The Balearic Islands are small and manageable. In addition, rich and relatively independent of the mainland. Ideal conditions to change something. Now the islands have taken a course on sustainability and ecology. I love both: eco and the Balearic Islands. So look no further than what's going on there in terms of the environment.
Seductively greets the blue of the Mediterranean on approach to Valencia, the dazzling metropolis on the east coast of Spain, notorious for its picturesque beaches, its rich cultural life and the lively inhabitants. But for more than a short "hello" is no time, because my journey leads out of the city, into the hinterland of the Region of Valencia. I'm looking for peace, nature and have my hiking sandals in the luggage.
A detour into the fascinating semi-desert of Bardenas Reales in Navarre.
In my head is a melody by Ennio Moricone. I'm in the middle of the world of good old westerns. As in the film, the window of the grocery store, on which I march in amazement, hangs half off its hinges.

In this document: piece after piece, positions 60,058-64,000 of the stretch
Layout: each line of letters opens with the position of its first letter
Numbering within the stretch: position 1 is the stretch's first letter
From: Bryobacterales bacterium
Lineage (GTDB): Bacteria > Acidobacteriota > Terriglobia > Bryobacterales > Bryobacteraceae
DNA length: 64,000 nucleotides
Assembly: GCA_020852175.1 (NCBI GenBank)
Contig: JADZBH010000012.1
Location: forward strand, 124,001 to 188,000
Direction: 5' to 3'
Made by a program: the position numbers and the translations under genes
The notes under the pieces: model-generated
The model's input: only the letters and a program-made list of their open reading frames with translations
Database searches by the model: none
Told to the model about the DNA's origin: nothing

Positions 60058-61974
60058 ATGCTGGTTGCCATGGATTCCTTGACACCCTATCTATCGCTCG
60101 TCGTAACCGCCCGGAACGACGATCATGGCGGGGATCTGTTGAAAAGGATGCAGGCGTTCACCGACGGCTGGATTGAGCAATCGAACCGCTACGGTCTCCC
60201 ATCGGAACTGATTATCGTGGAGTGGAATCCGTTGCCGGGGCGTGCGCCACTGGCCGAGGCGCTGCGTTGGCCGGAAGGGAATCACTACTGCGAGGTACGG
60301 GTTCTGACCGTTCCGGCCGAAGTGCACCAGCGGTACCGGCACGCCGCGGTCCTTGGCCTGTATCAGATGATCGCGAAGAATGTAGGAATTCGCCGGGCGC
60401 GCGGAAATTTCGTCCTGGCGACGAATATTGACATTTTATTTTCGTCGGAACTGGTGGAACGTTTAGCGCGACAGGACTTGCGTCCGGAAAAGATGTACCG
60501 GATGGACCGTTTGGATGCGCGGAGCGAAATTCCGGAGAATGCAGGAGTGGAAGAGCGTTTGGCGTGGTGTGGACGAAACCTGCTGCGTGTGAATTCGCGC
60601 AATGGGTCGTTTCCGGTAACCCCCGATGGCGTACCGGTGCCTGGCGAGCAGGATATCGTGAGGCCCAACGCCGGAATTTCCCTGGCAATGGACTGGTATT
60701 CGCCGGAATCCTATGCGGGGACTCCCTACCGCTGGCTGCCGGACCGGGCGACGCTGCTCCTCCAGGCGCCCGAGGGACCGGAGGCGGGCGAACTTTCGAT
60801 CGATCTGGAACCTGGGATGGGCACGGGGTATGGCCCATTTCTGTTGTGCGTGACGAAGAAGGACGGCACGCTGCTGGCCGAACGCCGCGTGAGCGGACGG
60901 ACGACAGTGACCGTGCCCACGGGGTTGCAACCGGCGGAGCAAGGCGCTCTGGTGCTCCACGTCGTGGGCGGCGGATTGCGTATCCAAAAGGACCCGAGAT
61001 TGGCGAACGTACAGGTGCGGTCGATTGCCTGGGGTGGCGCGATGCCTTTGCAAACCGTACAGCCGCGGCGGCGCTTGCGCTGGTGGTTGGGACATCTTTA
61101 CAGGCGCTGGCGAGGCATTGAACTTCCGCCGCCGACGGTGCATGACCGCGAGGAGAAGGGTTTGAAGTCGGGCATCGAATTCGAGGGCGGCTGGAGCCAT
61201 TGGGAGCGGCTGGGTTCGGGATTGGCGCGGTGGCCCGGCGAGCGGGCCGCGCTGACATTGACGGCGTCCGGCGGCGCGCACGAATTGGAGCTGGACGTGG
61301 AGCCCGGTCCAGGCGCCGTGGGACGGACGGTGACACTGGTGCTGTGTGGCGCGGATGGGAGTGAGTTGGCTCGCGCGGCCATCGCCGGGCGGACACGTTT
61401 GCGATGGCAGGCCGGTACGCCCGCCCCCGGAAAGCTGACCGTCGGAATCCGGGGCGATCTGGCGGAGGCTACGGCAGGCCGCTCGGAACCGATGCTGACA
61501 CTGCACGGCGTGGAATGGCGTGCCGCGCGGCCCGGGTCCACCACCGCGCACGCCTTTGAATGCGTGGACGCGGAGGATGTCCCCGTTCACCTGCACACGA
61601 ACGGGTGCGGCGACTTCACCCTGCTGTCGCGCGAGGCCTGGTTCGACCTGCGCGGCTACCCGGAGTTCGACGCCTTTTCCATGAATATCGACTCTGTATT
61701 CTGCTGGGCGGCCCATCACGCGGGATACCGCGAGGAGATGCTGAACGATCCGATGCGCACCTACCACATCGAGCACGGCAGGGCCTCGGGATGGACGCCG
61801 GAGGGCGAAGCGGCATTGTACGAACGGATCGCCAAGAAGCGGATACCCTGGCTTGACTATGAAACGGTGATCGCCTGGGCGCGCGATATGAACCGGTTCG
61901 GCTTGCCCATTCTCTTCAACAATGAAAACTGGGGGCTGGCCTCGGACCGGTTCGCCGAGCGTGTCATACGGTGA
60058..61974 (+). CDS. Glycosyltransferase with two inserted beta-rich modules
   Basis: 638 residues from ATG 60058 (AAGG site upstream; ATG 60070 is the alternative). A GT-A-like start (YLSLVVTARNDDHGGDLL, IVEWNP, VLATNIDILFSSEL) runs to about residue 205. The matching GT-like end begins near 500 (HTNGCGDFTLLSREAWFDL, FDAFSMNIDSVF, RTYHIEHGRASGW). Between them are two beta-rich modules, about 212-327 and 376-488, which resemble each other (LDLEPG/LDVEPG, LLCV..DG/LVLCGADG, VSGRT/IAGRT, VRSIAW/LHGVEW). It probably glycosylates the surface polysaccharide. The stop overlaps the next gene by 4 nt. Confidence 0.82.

"That can not be true ... ?!", I run confused over the paving stone, through the small winding streets. "Is there really no sun hat to buy in Alaró? Where are all the tourist booths? Where is the market? "The small town is dead. At 35 degrees in the shade, that's not surprising.
"The location of the campsite is ideal because there is a nice private path to the beach, which really makes you relax. Especially at the season you have the beach to yourself. Then it takes 20 minutes and you are traveling in 2000 meter high mountains. "
The construction of dams, reforestation and reforms have led to a veritable rural exodus in Spain, in the 1960s and 1970s. Hundreds of mountain villages stood empty for a long time until they were occupied and revived in the 1980s.
From Calle Pastora, I hear an unrhythmic clink of glasses. It smells of liqueur-soaked wood in the narrow alley, you approach it from the further north market. In the face the windbenders of the nearby lake.